We are going to have mega problems in the future with family Carers because we are sitting on a ticking bomb. This is due to the stress and the burden that is being placed on them, many of whom are struggling to juggle working, looking after a family and being a family Carer for a PLWD.
Employers do not have an understanding about dementia, and what the additional stress and pressure of being a Carer is. I mean, even some GPs have little understanding of dementia; so what chance have Carers got in getting help and empathy from friends, work colleagues, businesses?
Who’s going to understand when that Carer starts to have a breakdown; how can a Carer sleep at night with the work of the PLWD and the fact that sooner rather than later they may have to put their loved one into care and all the associated costs that go with that?
There’s a saying:
For want of a nail the shoe was lost
For want of shoe the horse was lost
For want of a horse the rider was lost
For want of a rider the battle was lost
For want of a battle the kingdom was lost
And all for the want of a nail.
This is exactly what is going to happen to our family Carers, for want of not helping them. There are over 850,000 people currently diagnosed with dementia and this could just be the tip of the iceberg. A third of these live alone; who is going to ensure that these people get the care, dignity and respect they deserve?
We’ve all seen and heard horror stories about care homes. In fact, being put into care home and being mistreated is one of the biggest fears of myself and my peers.
If something is not done now, then the cost to the NHS through poor health, inappropriate hospital admissions, lengthy stays and delayed discharge will be astronomical.
We are asking MPs to take steps to ensure that close to a million PLWD in Great Britain are not accessing the convention of the rights of Persons with disabilities, despite the fact that CRPD Article 1 and the UN policy statements about people with cognitive disabilities are Rights holders on the same basis as people with other disabilities.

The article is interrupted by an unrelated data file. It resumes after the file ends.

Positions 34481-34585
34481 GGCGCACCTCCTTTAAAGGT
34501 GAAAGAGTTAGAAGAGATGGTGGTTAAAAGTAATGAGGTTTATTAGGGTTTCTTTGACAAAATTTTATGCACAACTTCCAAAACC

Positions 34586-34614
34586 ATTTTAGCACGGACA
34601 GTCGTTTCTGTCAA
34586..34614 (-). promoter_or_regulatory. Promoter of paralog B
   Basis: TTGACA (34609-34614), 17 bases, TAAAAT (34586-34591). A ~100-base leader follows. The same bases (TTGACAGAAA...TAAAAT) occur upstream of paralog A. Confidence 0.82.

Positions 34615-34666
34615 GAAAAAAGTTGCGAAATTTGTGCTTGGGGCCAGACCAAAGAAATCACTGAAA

We want and need inclusive, state-funded post diagnostic support for everyone.
We have worries about The Bill on Mental Capacity and Liberty Deprivation, which we believe will take Disability Rights backwards.
The Bill will make it easier to restrict the freedom of people in care settings who lack capacity to make their own decisions.
The new Liberty Protection Safeguards (LPS) may replace the crisis-ridden Deprivation of Liberty Safeguards (DoLS).
The Bill is based on recommendations by the Law Commission, but is significantly different from the Commission’s own draft bill and omits most of its most progressive elements.
This bill would have serious impact on the Human Rights of disabled people, and would significantly weaken the few existing protections disabled people currently have.
We also asked MPs for a simple, universal way of contacting them.
We asked for an annual visit by PLWD to Parliament to give updates to the relevant Minister of Health (if it can be arranged) to lobby our cause and keep him/her informed of our cause.
We asked them to lobby for a greater share of NHS funds for dementia.
We also want a wider recognition by Trade Unions to understand the issues of PLWD in the work place.
We also told MPs what the 3NDWG is about, and the work that we do.